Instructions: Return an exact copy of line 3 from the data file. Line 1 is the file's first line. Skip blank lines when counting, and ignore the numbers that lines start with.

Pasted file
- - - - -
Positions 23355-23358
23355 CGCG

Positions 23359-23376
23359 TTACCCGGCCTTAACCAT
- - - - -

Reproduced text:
Positions 23359-23376